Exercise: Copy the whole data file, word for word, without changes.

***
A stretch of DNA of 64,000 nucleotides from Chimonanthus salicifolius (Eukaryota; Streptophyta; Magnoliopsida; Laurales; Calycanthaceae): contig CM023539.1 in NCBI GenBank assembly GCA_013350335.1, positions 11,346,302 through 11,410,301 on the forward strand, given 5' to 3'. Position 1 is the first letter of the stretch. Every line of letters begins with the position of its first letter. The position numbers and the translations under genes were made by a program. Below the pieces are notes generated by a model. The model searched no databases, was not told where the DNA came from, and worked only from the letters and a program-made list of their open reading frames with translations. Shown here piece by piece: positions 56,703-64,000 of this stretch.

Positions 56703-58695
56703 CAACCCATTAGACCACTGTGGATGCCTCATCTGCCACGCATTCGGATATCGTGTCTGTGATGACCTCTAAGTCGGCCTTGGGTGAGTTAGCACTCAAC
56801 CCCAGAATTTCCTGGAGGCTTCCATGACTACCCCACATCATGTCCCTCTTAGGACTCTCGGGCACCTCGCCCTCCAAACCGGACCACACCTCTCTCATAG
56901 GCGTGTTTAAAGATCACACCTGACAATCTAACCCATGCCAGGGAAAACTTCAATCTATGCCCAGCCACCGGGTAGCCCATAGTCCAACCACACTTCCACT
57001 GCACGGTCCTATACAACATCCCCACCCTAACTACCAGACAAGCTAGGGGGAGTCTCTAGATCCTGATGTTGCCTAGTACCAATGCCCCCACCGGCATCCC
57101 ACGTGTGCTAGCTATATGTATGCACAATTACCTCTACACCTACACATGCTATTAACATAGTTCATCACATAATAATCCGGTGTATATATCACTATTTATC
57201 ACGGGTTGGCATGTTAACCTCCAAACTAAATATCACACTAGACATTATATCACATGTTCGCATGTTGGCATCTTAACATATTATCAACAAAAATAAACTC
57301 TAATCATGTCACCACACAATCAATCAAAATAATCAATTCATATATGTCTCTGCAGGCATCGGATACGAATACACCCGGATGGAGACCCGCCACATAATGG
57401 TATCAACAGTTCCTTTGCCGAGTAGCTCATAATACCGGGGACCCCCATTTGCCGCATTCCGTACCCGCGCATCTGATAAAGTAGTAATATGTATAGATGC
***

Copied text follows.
A stretch of DNA of 64,000 nucleotides from Chimonanthus salicifolius (Eukaryota; Streptophyta; Magnoliopsida; Laurales; Calycanthaceae): contig CM023539.1 in NCBI GenBank assembly GCA_013350335.1, positions 11,346,302 through 11,410,301 on the forward strand, given 5' to 3'. Position 1 is the first letter of the stretch. Every line of letters begins with the position of its first letter. The position numbers and the translations under genes were made by a program. Below the pieces are notes generated by a model. The model searched no databases, was not told where the DNA came from, and worked only from the letters and a program-made list of their open reading frames with translations. Shown here piece by piece: positions 56,703-64,000 of this stretch.

Positions 56703-58695
56703 CAACCCATTAGACCACTGTGGATGCCTCATCTGCCACGCATTCGGATATCGTGTCTGTGATGACCTCTAAGTCGGCCTTGGGTGAGTTAGCACTCAAC
56801 CCCAGAATTTCCTGGAGGCTTCCATGACTACCCCACATCATGTCCCTCTTAGGACTCTCGGGCACCTCGCCCTCCAAACCGGACCACACCTCTCTCATAG
56901 GCGTGTTTAAAGATCACACCTGACAATCTAACCCATGCCAGGGAAAACTTCAATCTATGCCCAGCCACCGGGTAGCCCATAGTCCAACCACACTTCCACT
57001 GCACGGTCCTATACAACATCCCCACCCTAACTACCAGACAAGCTAGGGGGAGTCTCTAGATCCTGATGTTGCCTAGTACCAATGCCCCCACCGGCATCCC
57101 ACGTGTGCTAGCTATATGTATGCACAATTACCTCTACACCTACACATGCTATTAACATAGTTCATCACATAATAATCCGGTGTATATATCACTATTTATC
57201 ACGGGTTGGCATGTTAACCTCCAAACTAAATATCACACTAGACATTATATCACATGTTCGCATGTTGGCATCTTAACATATTATCAACAAAAATAAACTC
57301 TAATCATGTCACCACACAATCAATCAAAATAATCAATTCATATATGTCTCTGCAGGCATCGGATACGAATACACCCGGATGGAGACCCGCCACATAATGG
57401 TATCAACAGTTCCTTTGCCGAGTAGCTCATAATACCGGGGACCCCCATTTGCCGCATTCCGTACCCGCGCATCTGATAAAGTAGTAATATGTATAGATGC